Andrew Miller to focus on Chinese media
Andrew Miller’s path to Chinese media studies began in his teenage years when he volunteered on a number of political campaigns and became fascinated with the role and influence of the media in shaping not only a candidate’s message, but also a national identity. A course in Chinese and subsequent trips to China cemented his interest in the country and understanding its media and its increasing global impact.
For the past several years he has examined the government’s restrictive policies, even getting a firsthand look as an intern in The Christian Science Monitor’s Beijing bureau in 2007. A social studies concentrator, Miller plans to study at the London School of Economics as well as at Oxford University to further his senior thesis research on Chinese press coverage of North Korea, examining how other “rogue states” are depicted in the Chinese media. He also hopes to broaden his understanding of the Chinese media, its impact on Chinese public opinion, and the relationship between Chinese foreign policy and coverage of international affairs.
“I am really pleased to be going somewhere that takes this kind of research seriously and has faculty that will really be able to challenge me and inspire me and maybe even send me in a whole new direction,” said Miller.
In addition to helping cover the 2008 Olympics in Beijing for City Weekend Magazine, Miller is also an editorial board member of the Harvard Crimson and the Harvard Political Review, and did national field organizing for Students for Barack Obama.
Miller’s reaction upon hearing the news was one of complete surprise.
“I was absolutely shocked. I screamed. I was in my bedroom when I found out, and my roommate thought I saw a rat.”
Though he’s not sure what career lies ahead, whether it’s in journalism, academia, or possibly an advisory role to a policymaker, Miller knows one thing is certain.
“I just think that the West is in desperate need of accurate, nuanced information about this incredibly important country, and I hope that in the future I will be someone who is able to provide that in a way that benefits society.”
John Sheffield to study politics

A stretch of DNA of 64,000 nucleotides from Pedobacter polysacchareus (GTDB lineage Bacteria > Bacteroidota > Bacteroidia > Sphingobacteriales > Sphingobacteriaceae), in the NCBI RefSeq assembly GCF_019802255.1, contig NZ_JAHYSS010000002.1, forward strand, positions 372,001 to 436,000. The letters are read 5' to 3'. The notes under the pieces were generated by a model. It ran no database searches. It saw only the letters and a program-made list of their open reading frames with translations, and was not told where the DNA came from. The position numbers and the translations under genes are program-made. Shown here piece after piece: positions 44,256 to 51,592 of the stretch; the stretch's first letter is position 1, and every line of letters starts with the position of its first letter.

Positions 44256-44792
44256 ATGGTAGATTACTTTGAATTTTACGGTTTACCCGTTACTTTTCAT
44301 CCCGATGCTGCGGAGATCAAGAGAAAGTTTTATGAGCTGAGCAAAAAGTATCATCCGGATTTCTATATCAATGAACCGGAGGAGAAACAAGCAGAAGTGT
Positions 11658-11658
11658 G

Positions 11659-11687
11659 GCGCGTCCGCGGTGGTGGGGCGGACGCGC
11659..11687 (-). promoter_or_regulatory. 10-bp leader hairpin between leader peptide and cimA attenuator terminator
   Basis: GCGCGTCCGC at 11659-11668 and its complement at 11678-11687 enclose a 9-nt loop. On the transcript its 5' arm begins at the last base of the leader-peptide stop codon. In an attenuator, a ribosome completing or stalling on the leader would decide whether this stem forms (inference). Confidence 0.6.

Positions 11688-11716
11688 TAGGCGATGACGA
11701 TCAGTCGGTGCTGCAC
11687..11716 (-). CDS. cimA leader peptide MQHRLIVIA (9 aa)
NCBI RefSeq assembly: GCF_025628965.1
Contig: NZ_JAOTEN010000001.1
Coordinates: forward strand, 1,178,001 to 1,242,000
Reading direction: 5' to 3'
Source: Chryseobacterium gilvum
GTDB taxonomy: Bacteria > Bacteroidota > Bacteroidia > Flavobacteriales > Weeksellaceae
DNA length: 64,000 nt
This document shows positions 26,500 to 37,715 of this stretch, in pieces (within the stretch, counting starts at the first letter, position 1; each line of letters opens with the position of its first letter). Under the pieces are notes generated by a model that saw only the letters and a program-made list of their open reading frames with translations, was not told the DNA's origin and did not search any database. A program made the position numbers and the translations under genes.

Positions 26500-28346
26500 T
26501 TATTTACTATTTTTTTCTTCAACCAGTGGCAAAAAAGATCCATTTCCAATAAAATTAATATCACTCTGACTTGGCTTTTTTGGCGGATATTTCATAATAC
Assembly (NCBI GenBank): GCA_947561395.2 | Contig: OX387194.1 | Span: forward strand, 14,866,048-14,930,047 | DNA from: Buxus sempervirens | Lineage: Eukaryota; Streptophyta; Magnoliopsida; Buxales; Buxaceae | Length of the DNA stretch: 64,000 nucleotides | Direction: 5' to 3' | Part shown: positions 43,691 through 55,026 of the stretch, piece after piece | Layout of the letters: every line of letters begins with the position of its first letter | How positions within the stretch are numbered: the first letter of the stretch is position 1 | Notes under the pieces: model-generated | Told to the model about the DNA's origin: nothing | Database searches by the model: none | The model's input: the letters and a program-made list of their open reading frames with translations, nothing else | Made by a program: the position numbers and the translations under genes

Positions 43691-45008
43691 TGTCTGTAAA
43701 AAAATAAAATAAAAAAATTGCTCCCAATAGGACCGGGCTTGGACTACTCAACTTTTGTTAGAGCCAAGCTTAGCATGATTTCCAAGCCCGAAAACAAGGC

At Oxford University, John Sheffield plans to use the Marshall Scholarship to study politics with a focus on state weakness and human rights protection in Latin America.
In the summer of 2007, Sheffield began work as a research associate with Liga Argentina por los Derechos del Hombre (Argentine League for the Rights of Man) in Buenos Aires, researching police brutality in Argentina’s urban shantytowns. He has written numerous articles on police brutality, crime, and family violence in Latin America, and is the founder and director of Proyecto Espartaco (the Spartacus Project), a joint effort to build a transnational human rights cooperative geared toward information sharing, research, and grassroots mobilization.
He has worked as a student teaching consultant and student associate at Harvard’s Bok Center for Teaching and Learning, and as a peer tutor in political science and statistics at the University’s Bureau of Study Counsel. Sheffield is also a House committee member at Pforzheimer House and co-founder and vice president of the Harvard College Libertarian Forum.
The Marshall Scholarships were created by an act of Parliament in 1953. Named in honor of former U.S. Secretary of State George C. Marshall, they were a means of thanking the United States for its aid and recovery plan for Europe after World War II. Eligible applicants must have a grade point average of 3.7 or higher. Academic excellence, future leadership potential, and public service are considered in the selection process for the scholarships, which cover all of the recipient’s university fees and cost-of-living expenses, and are worth approximately £23,000 per year.